The celebration followed a re-airing of the inaugural ceremony on a jumbo screen inside the historic theater.

Hildred Jones, a 55-year-old Macon resident, said she attended the public viewing despite watching the inauguration live earlier in the day.

“I saw it at lunchtime but I just had to come see it again,” said Jones, an employee at Robins Air Force Base. “The Douglass is a very inspirational place to be. This is a really historic occasion. “Because I couldn’t go to D.C., I want to be a part of it as much as I can.”

Jones said the location and the occasion made her think of her father, Walter Johnson.

“He was one of the first black police officers in Macon and he was assigned to work here at the Douglass,” she said. “He would be so proud of this day, so proud to hear Obama’s remarks about bringing everybody together, not excluding anybody, the country becoming a better success.”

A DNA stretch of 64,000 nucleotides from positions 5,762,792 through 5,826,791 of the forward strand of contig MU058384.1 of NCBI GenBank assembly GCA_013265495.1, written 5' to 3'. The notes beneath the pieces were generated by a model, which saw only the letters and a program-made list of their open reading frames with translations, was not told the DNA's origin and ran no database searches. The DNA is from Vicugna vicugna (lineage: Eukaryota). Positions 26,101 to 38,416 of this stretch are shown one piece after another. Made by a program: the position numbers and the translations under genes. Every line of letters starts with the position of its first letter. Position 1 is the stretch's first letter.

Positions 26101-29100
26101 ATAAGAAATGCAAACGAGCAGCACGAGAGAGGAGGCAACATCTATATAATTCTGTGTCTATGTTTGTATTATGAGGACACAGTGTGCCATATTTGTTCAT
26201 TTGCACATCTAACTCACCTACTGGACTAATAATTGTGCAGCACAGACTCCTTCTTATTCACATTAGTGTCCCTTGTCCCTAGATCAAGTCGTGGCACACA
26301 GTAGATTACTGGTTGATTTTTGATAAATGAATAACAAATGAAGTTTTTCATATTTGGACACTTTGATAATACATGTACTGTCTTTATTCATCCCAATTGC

Pat Smith, who visited the Douglass with her son, Dallas, said she lifted her glass to new leadership and progress.

Standing in sight of Terminal Station on Tuesday evening, Smith, a 69-year-old white woman from Warner Robins, recalled being a teenager and taking a bus from the Cherry Street station one day.

“It must have been 1955 or 1956. I was on the Trailways bus from Macon out (Ga.) 247 to Warner Robins. I went to school here in town. This was my daily bus. I was sitting near the rear and I decided to give my seat to an older black woman. I got so much criticism for it, so much,” she said. “I come from that era.”

“The thrill of today is that there’s no more criticism like that,” Smith said. “It makes me so happy and filled with joy.”

Telegraph staff writers Matt Barnwell, Julie Hubbard, Jake Jacobs, Ashley Tusan Joyner, Phillip Ramati, Natasha Smith contributed to this report.